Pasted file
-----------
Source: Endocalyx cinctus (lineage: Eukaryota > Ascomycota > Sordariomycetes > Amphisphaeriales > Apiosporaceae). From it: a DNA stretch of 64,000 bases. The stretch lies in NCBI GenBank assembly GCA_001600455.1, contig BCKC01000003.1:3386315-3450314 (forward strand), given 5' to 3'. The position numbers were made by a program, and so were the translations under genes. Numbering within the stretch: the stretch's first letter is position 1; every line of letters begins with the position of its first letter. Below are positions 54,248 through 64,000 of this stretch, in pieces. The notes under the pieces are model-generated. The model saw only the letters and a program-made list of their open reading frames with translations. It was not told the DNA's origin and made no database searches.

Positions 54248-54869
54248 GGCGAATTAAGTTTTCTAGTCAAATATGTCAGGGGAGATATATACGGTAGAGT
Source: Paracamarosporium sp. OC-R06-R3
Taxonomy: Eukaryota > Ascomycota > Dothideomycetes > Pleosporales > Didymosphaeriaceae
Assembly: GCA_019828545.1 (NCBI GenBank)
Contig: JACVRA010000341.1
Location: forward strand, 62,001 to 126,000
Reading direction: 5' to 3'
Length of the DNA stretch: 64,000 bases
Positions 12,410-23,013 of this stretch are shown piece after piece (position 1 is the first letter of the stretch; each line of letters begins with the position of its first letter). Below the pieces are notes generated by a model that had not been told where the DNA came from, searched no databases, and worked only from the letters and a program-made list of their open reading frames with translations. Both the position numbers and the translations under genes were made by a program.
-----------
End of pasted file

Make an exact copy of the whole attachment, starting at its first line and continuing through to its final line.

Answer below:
Source: Endocalyx cinctus (lineage: Eukaryota > Ascomycota > Sordariomycetes > Amphisphaeriales > Apiosporaceae). From it: a DNA stretch of 64,000 bases. The stretch lies in NCBI GenBank assembly GCA_001600455.1, contig BCKC01000003.1:3386315-3450314 (forward strand), given 5' to 3'. The position numbers were made by a program, and so were the translations under genes. Numbering within the stretch: the stretch's first letter is position 1; every line of letters begins with the position of its first letter. Below are positions 54,248 through 64,000 of this stretch, in pieces. The notes under the pieces are model-generated. The model saw only the letters and a program-made list of their open reading frames with translations. It was not told the DNA's origin and made no database searches.

Positions 54248-54869
54248 GGCGAATTAAGTTTTCTAGTCAAATATGTCAGGGGAGATATATACGGTAGAGT
Source: Paracamarosporium sp. OC-R06-R3
Taxonomy: Eukaryota > Ascomycota > Dothideomycetes > Pleosporales > Didymosphaeriaceae
Assembly: GCA_019828545.1 (NCBI GenBank)
Contig: JACVRA010000341.1
Location: forward strand, 62,001 to 126,000
Reading direction: 5' to 3'
Length of the DNA stretch: 64,000 bases
Positions 12,410-23,013 of this stretch are shown piece after piece (position 1 is the first letter of the stretch; each line of letters begins with the position of its first letter). Below the pieces are notes generated by a model that had not been told where the DNA came from, searched no databases, and worked only from the letters and a program-made list of their open reading frames with translations. Both the position numbers and the translations under genes were made by a program.